Google shows off ‘eyes-free’ touchscreen dialing

Dan Moren
6 April, 2009
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Accessibility is a problem for the iPhone. With the device’s lack of physical controls, it’s virtually impossible for somebody who is vision-impaired to use the phone. Other touchscreen smart phones suffer from the same problem, so a few smartypants engineers at Google have come up with a clever way of dealing with the problem.

The system works by mimicking the traditional phone keypad, with the number five in the centre and the other numbers arrayed around it. But since the screen has no physical keys, the software pops up the keypad wherever the user touches it. Wherever the finger makes contact becomes a five; slide the finger upwards and release, and it’s a two; slide it downwards, it’s an eight, etc. The user can enter a whole phone number by tapping, sliding, and releasing, all without having to look at the screen, since wherever the user taps becomes the keypad (watch it in action here).

It’s a perfect embodiment of that old adage about turning a weakness into a strength: the downside of a touchscreen device is the lack of physical controls—but that also means you can put the controls wherever you want. It’s a simple yet brilliant solution to dealing with accessibility on the touchscreen smartphones.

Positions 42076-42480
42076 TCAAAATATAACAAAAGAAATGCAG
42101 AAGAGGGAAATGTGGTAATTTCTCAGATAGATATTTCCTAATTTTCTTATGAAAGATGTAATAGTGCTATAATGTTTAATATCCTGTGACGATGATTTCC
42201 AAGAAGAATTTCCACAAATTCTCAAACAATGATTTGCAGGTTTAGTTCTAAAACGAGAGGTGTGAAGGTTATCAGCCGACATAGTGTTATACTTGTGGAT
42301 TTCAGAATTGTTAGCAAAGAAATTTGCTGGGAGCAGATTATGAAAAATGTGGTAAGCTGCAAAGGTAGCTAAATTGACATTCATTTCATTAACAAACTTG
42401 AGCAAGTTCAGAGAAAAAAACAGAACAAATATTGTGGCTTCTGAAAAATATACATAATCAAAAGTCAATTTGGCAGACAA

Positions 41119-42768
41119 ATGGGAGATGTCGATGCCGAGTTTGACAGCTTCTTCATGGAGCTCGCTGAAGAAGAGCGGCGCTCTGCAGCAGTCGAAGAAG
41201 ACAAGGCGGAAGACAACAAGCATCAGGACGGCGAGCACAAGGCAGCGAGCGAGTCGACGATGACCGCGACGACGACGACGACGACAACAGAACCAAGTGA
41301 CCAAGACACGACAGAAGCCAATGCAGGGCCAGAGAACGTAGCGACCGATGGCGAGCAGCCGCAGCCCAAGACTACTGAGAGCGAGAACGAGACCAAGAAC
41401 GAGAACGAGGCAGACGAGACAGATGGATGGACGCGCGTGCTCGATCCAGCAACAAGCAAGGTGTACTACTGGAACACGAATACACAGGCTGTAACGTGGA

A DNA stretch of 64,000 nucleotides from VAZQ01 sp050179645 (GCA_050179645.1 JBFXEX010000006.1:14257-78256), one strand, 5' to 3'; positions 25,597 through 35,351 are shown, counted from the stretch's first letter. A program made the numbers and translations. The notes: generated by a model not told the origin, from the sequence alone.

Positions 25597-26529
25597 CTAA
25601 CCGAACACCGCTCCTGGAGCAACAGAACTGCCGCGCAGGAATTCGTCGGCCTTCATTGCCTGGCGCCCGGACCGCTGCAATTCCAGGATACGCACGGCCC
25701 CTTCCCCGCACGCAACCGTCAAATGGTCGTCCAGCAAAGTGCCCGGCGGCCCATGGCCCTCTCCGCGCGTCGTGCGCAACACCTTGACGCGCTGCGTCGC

Of course, given that Google has developed this system, it’s uncertain whether or not Apple could take advantage of it for the iPhone. But the idea of making the user control the interface based on where they make contact with the touchscreen could still be a powerful idea. Imagine a visually-impaired user not having to try and figure out where the iPhone’s “Slide to unlock” bar is. Instead, they simply place their finger on the touchscreen, swipe it across, and the phone is unlocked.

Google’s spending a lot of time trying to figure out how to make a touchscreen interface work for vision-impaired users; the company has launched a whole Eyes-Free Shell project devoted to exploring this and other ideas, like talking dialers and voice-synthesised directions. And since the Android OS is open source, all the code is available online.

It seems likely that Apple is working on its own accessibility solutions, though it’s impossible to know since it’s enshrouded in the Cupertino cone of silence. But hopefully the Apple engineers have come up with some similarly smart ideas for dealing with the challenges so many people face day-in, day-out.

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